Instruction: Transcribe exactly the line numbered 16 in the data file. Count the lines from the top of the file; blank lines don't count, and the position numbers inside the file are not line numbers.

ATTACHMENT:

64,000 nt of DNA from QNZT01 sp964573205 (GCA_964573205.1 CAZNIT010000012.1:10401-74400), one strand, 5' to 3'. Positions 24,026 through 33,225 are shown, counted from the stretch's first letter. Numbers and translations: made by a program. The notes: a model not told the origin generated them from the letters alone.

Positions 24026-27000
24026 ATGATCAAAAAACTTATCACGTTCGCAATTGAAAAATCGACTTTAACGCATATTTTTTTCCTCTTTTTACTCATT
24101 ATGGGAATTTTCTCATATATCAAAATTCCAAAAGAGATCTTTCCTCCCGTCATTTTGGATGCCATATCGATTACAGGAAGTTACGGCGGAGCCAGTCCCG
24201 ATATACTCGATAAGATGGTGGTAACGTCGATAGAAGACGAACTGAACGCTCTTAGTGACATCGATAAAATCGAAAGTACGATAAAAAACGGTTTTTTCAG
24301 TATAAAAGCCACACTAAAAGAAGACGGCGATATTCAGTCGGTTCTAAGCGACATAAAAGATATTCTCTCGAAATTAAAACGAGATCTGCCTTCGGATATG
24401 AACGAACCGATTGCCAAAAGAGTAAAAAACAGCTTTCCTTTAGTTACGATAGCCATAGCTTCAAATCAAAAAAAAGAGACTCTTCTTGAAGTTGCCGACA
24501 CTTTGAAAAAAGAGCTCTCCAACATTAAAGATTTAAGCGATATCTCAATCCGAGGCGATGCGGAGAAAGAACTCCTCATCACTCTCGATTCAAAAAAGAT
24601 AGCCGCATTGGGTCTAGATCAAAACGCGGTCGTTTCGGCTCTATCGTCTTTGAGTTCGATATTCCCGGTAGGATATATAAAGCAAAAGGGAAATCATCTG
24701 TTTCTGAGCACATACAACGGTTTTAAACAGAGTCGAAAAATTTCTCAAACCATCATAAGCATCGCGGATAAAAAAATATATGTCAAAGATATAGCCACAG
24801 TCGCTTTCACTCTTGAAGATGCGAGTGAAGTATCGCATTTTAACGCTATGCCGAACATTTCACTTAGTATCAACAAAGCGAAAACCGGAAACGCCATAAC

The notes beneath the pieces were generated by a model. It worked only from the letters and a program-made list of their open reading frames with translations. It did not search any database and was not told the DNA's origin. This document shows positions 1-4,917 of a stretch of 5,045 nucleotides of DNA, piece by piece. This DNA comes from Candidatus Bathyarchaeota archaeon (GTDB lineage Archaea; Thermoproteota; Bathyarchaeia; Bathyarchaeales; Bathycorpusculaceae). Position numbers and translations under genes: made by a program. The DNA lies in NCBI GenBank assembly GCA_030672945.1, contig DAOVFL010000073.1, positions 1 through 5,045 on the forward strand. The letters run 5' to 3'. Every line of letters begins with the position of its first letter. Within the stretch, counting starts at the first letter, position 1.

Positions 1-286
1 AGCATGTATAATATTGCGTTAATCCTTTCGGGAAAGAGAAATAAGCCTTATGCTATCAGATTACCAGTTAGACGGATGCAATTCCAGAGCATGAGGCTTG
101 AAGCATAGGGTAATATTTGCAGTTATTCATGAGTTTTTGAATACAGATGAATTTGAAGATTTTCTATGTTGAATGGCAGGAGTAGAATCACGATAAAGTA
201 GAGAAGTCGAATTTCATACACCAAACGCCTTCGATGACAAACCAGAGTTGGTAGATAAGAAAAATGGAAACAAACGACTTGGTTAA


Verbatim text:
201 GAGAAGTCGAATTTCATACACCAAACGCCTTCGATGACAAACCAGAGTTGGTAGATAAGAAAAATGGAAACAAACGACTTGGTTAA